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If this question is out of topic, I will remove as soon as possible.

I have used neither Subversion nor GIT nor any collaboration system to write any document together with others. I am looking for the collaboration system on the web, either commercial (cheap) or free (preferred) that I can use to write a LaTeX book with others.

Is there anybody here knows the details?

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(This comment will be deleted later): I am reading the links given in the following answers. Need time to grasp what they are talking about. :-) –  xport Aug 2 '11 at 18:51
    
I wrote everything with subversion, my own books and the others with multiple authors, too. Easy to install, easy to maintain. –  Herbert Aug 2 '11 at 20:04
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2 Answers

It depends considerably on what you are willing to work with. Collaborating is complicated, not least because when you're editing someone else's section then you don't want to have to fight against their macros (which were, let's be honest, probably daft choices - unlike yours which, naturally, are elegant).

So I don't recommend using LaTeX directly as a collaborative system on a major project.

Here's the workflow I would recommend:

  1. Use a wiki with proper mathematical support and that can export to LaTeX. Instiki fits this.
  2. When writing a major section, write it in LaTeX and use my package for exporting LaTeX to Instiki's input syntax (blog post and package; the package is very much alpha release, but I'm using it for writing entries on the nLab so it is usable).
  3. When editing each other's stuff, use the wiki: the syntax is simple and intuitive so you're not always trying to work out what the other person meant, but nonetheless it isn't too difficult to use.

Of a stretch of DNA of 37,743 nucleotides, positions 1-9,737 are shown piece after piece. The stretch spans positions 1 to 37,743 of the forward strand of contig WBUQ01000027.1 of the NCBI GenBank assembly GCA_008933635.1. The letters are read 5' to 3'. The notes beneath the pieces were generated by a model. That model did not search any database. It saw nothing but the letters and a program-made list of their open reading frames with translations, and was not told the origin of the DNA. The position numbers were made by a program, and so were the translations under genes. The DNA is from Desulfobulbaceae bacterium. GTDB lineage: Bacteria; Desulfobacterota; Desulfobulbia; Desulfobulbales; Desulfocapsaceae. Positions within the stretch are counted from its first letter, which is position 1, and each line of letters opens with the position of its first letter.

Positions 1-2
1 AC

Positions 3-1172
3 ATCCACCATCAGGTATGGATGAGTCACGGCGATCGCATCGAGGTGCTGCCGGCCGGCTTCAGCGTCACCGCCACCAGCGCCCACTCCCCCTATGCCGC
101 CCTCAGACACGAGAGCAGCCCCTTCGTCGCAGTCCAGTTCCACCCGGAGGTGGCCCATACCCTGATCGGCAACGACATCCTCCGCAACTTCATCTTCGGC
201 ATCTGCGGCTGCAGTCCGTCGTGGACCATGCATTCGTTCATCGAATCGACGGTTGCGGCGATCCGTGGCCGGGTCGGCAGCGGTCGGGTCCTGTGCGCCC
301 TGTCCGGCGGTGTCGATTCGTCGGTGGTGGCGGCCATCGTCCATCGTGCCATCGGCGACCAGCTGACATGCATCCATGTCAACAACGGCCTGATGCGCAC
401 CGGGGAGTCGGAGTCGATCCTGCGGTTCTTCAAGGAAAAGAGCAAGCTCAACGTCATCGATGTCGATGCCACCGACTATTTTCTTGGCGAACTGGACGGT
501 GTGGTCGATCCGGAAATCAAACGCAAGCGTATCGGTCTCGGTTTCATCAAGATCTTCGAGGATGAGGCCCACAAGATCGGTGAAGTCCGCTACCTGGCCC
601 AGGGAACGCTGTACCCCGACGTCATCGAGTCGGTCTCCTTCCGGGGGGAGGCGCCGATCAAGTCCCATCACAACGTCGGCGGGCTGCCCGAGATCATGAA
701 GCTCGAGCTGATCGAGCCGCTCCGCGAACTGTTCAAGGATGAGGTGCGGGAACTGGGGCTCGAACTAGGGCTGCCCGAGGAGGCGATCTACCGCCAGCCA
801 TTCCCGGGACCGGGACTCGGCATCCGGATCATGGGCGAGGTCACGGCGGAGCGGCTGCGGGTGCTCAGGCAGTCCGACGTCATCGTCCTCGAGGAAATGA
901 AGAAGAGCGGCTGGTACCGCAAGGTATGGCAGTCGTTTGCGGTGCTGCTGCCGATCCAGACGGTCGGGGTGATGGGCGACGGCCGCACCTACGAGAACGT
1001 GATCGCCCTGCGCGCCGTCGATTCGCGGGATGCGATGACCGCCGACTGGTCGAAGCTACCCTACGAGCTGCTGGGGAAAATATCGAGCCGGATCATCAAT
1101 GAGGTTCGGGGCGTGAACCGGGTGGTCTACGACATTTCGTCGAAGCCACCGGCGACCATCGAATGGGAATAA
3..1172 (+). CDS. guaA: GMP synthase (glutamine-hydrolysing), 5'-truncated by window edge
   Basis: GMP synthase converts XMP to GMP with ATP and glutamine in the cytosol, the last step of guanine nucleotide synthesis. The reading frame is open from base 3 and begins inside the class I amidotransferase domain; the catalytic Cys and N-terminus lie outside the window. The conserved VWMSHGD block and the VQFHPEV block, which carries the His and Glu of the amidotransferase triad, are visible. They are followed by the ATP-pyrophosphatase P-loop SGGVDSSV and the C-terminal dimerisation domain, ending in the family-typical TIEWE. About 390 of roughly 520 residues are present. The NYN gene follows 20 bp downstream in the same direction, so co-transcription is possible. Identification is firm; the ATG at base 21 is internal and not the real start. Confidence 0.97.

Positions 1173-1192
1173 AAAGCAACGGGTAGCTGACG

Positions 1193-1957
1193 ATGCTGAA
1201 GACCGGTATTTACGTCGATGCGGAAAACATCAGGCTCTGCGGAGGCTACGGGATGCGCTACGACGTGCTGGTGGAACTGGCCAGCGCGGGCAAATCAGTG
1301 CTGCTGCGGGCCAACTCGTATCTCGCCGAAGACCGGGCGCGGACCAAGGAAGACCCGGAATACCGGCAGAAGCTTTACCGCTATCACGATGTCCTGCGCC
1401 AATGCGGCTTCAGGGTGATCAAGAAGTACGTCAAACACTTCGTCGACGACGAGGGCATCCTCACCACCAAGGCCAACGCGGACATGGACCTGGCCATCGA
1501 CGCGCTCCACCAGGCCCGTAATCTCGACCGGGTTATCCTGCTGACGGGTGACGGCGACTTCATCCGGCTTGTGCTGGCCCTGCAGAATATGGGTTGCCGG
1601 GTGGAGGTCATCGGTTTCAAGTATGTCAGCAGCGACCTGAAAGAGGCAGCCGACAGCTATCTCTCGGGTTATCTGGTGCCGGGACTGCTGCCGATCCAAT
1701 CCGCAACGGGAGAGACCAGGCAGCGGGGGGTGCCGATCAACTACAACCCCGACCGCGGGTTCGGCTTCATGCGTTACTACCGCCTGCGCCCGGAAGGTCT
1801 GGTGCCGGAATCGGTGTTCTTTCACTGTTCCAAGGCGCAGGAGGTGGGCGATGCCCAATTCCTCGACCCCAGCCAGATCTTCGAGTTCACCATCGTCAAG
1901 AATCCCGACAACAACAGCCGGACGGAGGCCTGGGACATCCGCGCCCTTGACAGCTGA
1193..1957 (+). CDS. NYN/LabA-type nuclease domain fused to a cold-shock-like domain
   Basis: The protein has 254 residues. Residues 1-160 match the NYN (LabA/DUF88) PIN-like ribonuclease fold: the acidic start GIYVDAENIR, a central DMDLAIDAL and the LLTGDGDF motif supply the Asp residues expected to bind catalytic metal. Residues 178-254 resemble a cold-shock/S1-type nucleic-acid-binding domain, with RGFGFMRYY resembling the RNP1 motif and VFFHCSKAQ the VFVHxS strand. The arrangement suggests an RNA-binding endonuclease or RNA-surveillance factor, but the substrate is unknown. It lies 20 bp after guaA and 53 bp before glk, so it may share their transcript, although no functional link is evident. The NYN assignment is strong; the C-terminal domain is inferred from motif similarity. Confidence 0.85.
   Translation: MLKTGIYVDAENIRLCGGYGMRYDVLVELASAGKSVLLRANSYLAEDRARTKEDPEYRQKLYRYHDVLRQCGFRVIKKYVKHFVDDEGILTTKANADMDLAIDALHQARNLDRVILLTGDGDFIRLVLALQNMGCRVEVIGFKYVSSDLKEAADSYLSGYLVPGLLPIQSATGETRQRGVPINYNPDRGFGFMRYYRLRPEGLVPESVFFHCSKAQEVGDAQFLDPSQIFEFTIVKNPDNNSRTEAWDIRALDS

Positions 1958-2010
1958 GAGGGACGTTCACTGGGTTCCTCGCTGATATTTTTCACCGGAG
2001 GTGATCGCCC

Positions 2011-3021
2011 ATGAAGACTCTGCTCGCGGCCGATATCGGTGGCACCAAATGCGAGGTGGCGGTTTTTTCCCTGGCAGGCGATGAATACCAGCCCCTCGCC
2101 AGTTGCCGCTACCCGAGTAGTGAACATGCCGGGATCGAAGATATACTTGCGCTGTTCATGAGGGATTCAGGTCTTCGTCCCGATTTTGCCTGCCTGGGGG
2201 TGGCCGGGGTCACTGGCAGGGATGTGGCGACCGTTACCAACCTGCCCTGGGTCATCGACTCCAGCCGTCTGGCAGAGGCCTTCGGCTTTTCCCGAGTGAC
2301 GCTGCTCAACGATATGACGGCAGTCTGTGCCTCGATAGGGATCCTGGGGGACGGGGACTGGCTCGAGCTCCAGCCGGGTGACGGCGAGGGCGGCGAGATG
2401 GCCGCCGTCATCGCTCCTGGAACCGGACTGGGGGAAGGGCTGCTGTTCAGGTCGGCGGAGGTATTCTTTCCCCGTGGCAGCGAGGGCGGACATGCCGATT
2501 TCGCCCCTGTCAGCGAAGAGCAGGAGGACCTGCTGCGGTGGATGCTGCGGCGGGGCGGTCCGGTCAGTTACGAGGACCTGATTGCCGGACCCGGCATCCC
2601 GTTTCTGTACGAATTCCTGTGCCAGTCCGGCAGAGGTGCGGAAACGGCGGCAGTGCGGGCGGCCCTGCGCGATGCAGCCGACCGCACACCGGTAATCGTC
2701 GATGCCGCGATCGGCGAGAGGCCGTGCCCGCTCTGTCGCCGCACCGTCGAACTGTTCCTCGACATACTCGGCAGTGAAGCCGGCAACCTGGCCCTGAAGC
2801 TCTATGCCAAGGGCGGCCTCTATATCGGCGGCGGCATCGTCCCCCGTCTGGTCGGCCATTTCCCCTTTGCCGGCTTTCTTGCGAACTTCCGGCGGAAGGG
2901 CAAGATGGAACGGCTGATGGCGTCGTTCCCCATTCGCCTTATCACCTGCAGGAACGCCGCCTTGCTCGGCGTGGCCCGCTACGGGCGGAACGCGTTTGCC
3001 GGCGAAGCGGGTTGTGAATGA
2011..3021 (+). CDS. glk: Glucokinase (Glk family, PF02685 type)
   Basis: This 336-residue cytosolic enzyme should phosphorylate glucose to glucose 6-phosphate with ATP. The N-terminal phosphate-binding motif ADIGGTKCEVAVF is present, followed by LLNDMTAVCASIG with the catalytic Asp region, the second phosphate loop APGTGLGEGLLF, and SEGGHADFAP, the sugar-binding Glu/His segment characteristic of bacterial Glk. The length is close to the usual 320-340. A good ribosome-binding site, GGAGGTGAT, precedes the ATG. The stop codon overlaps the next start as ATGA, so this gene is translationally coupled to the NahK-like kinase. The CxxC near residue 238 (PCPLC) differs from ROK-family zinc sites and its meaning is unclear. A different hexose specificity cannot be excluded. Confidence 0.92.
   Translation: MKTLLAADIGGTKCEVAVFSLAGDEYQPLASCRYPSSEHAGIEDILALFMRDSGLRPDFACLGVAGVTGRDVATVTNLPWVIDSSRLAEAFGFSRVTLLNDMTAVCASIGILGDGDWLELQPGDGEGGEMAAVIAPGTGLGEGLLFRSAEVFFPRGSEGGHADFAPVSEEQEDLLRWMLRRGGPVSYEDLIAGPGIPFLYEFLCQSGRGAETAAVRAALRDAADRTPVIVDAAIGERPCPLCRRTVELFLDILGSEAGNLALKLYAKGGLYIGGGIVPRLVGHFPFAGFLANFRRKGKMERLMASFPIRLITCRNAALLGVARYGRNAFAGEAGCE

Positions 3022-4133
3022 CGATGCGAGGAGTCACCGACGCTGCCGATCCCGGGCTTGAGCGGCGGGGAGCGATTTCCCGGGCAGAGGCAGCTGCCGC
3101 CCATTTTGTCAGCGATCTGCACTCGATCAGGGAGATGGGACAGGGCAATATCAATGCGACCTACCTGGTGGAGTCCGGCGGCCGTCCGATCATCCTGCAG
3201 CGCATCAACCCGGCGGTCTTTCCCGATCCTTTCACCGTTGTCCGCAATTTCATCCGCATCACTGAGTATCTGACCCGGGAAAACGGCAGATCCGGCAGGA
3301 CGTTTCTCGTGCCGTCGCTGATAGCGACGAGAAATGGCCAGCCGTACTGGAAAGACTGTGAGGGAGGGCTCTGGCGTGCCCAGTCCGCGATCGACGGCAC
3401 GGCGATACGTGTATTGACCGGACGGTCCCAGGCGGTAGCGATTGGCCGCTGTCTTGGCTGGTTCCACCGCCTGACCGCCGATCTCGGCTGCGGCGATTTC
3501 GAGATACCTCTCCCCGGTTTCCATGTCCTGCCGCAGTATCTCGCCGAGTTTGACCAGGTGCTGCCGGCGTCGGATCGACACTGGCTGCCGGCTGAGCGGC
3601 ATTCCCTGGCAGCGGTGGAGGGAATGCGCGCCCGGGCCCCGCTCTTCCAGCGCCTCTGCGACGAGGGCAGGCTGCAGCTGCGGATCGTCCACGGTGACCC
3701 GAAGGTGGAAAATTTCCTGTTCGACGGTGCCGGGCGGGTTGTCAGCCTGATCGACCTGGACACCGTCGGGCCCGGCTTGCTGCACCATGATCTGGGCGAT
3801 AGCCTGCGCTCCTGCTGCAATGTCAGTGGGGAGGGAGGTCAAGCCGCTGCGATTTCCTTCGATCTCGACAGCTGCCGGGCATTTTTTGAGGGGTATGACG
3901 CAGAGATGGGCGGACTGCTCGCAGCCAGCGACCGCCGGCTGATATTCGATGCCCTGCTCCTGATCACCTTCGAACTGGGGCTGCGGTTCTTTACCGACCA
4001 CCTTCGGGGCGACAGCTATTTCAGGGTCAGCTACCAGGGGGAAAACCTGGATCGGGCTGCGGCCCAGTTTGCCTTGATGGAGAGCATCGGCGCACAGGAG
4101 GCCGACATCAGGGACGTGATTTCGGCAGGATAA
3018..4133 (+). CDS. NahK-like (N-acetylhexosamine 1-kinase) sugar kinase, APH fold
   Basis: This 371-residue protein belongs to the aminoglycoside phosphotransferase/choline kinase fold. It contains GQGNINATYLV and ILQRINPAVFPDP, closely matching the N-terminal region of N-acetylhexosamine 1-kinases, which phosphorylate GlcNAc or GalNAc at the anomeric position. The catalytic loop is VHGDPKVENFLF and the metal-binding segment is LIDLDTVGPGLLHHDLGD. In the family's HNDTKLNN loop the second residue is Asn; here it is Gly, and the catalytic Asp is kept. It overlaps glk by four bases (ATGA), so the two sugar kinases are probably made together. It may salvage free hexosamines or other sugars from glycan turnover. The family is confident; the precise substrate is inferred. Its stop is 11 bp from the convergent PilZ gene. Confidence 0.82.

4. When finished, export the lot back to LaTeX and produce a very nice edition of the book, with the added bonus of an online edition.
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This sounds very complicated to me. I mean if you are colaborating I assume the idea is that you actually can agree on things. Maybe just talk about macros and stuff and agree on what to use instead of learning another syntax for editing and converting first in one direction and then back again? –  jonalv Aug 2 '11 at 20:20
    
@jonalv: Depends on the collaboration. I have the nlab in mind which could be described as a variant on the theme of collaboration, but I wouldn't dream of trying to get us to agree on a common set of macros! The discussions would be endless, and pointless. But each collaboration is different and my purpose is more to suggest possibilities than to prescribe How It Must Be Done. –  Andrew Stacey Aug 2 '11 at 21:13
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The wikibook has a section on software and services usable for collaborative editing of documents.

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So I must work in HTML mode? –  xport Aug 2 '11 at 18:22
    
I don't quite understand, what I mean is that the TeX wikibook has a section on software which can be used for collaboratively editing wikibooks. –  Tilo Wiklund Aug 2 '11 at 18:24
    
@Tilo: don't you mean ”... for collaboratively editing LaTeX documents”? –  Caramdir Aug 2 '11 at 18:37
    
@Caramdir: Not quite, even though the section focuses on things related to LaTeX I wouldn't say it is strictly about LaTeX documents (it, for example, includes a link to Google Docs and Gobby, which are not strictly about LaTeX editing). –  Tilo Wiklund Aug 2 '11 at 18:41
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